Last night, the world was again reminded that hockey is Canada’s game. The expectation was that Finland would be a tough opponent but that Canada would ultimately prevail as they have an all-time record of 82-2-1 against their opponent. A competitive start turned into a blowout as Canada scored 11 goals on Finland who were without coach Pasi Mustonen who left Beijing on Friday because of an illness in the family. Here are three takeaways from last night’s game between Canada and Finland.
Allow Me to Introduce, Sarah Fillier
At just 21-years-old, Sarah Fillier is being described as the Connor McDavid of women’s hockey. She is a player who has it all including speed, agility, and strength. Last night, she finished the game with two goals as she got the scoring started for her team getting the puck past Meeri Raisanen a little over a minute into action. Last night marked the second time this tournament that she scored two goals in a game.
“I’ve been waiting a long time for this opportunity and I’ve been putting in the work as well as the rest of the girls,” Fillier said. “So putting in two goals today and two goals the other game is good for my confidence and good for the team.”
Fillier is from Georgetown, Ontario, and began her playing career in 2012 with the Oakville Jr. Hornets of Ontario’s Provincial Women’s Hockey League. During her time with the club, they were consistently one of the top teams and during the 2015-16 campaign, she earned a silver medal at the OWHA Provincial Championships.
Currently, she plays for the Princeton Tigers women’s ice hockey team in the ECAC Hockey conference in the NCAAs Division I women’s ice hockey. The 5-foot-4 forward made a name for herself at the Rivalry Series back in October when she led Canada past the United States scoring two goals including the go-ahead goal.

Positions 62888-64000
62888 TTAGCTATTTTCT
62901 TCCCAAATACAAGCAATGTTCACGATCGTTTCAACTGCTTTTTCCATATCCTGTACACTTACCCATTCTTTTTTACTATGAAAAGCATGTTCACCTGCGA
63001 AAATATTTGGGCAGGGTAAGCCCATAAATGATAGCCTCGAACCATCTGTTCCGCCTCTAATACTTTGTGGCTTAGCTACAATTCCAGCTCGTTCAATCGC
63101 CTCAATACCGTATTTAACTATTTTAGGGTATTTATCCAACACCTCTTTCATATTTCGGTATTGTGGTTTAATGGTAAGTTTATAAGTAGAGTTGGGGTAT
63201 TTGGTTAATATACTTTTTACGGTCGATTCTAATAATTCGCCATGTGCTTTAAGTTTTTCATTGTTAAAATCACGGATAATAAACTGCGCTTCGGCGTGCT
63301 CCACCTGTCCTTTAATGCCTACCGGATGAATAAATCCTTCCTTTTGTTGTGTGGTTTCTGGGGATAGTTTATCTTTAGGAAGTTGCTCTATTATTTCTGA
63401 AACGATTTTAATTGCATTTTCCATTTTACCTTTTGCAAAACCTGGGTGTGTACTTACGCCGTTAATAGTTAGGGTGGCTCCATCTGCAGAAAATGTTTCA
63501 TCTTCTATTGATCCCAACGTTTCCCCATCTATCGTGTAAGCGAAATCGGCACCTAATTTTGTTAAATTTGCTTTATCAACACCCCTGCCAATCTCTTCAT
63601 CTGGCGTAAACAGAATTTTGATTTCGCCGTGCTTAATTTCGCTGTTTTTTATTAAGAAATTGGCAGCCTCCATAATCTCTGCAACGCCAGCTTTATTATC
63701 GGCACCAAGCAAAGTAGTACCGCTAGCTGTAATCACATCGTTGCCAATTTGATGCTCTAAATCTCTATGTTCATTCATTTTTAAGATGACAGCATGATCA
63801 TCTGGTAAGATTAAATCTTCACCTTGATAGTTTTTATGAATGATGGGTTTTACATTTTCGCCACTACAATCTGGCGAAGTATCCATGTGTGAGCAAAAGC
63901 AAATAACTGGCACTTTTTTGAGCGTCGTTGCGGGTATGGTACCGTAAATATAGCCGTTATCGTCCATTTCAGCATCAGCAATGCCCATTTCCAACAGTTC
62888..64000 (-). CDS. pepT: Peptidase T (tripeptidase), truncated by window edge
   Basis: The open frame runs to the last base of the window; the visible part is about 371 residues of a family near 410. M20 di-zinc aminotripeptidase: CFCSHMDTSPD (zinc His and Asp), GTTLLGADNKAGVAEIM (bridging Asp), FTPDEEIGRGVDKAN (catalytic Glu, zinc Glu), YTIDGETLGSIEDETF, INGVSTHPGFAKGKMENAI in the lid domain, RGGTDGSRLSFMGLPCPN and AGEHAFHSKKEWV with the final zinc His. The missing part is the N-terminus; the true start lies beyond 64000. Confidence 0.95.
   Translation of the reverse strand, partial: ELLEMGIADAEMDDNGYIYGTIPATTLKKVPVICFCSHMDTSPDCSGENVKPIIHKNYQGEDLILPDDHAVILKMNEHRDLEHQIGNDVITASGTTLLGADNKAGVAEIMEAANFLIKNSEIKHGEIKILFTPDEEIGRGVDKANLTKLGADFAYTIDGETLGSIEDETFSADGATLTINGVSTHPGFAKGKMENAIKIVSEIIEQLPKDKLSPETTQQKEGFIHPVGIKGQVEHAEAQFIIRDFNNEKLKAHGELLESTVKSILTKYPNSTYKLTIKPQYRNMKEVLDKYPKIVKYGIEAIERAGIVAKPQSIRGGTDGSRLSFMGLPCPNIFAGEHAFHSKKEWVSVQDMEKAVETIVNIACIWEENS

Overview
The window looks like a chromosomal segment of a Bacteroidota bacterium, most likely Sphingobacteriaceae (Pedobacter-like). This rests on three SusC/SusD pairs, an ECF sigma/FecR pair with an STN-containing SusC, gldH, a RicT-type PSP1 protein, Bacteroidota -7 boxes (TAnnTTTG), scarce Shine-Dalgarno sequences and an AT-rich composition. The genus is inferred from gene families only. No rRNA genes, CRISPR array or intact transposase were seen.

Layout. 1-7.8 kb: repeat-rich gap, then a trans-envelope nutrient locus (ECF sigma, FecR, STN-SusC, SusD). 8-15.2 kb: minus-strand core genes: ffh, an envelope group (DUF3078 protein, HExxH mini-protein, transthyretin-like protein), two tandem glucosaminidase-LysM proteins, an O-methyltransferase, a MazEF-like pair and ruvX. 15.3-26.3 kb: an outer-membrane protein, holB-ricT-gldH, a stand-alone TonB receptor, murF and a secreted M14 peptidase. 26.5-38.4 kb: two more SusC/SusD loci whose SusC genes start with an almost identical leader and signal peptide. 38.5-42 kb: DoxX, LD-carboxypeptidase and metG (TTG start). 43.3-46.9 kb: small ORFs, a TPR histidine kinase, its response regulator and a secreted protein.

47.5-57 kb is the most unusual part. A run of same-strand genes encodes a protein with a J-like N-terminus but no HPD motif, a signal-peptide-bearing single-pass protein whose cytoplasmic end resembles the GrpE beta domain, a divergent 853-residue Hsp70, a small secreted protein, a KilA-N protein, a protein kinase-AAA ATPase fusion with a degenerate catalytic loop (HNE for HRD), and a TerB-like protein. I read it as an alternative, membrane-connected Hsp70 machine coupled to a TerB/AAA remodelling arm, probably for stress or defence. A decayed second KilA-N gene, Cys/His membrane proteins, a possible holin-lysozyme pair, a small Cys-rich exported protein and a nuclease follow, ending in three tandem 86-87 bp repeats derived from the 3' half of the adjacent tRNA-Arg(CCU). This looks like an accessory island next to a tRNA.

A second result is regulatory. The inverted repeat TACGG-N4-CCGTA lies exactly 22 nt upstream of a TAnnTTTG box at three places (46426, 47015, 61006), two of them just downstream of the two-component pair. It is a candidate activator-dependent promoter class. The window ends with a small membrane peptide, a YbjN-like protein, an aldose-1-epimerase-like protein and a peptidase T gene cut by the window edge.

A Dominant Second Period Performance Leads to Victory For Canada
As the puck dropped on the second period of the game, the ice could have tilted in Finland’s favor. They were only down a goal, and by no means were they out of it, but things turned ugly as Fillier quickly scored her second of the game and both Elisa Holopainen and Sanni Rantala took consecutive penalties for their team.
Team Canada scored five goals in the second frame led by Brianne Jenner who scored twice in less than five minutes. This tournament marks Jenner’s third time on the Olympic stage and she is showing no sign of slowing down. Canada had two power-play opportunities, but Finland’s penalty kill unit was able to keep them off the scoreboard at least while they had the player advantage. Team Finland simply could not compete with their opponent and was outplayed on every area of the ice.
“In the second period, I think our offense started to come more and we were able to find those open spots and bury some pucks on their goalie,” Natalie Spooner said of Team Canada.
Will Anybody Be Able to Beat Canada?
After two games, Canada scored an impressive 23 goals while Finland scored three goals in as many games. At the conclusion of the game, it left fans around the world wondering if there is anyone who can beat Team Canada. Last night, both Jenner and Sarah Nurse earned a hat trick in their team’s victory while Canada’s goaltender, Ann-Renée Desbiens, made 28 saves allowing only one goal in the first period.
Entering this tournament, the United States was deemed to be Canada’s biggest threat as they beat them in a shootout four years ago in Pyeongchang, South Korea, taking first place in the tournament. This year, they are also undefeated and will meet their rival on Feb. 8. Canada won four consecutive gold medals before the United States took first place last Olympics.
Ahead of the anticipated matchup with the United States, Team Canada is slated to play Russia. Finland, who will be looking for their first victory of the tournament, is scheduled to face Switzerland and both games will take place on Feb. 7.
Kristy has been contributing to The Hockey Writers since March of 2021. She is thrilled to be putting her journalism degree to use and is a credentialed correspondent covering the New Jersey Devils. Kristy is also a member of the Professional Hockey Writers Association. You can follow her journey on Twitter @InStilettos_NHL and Instagram SkatingInStilettos.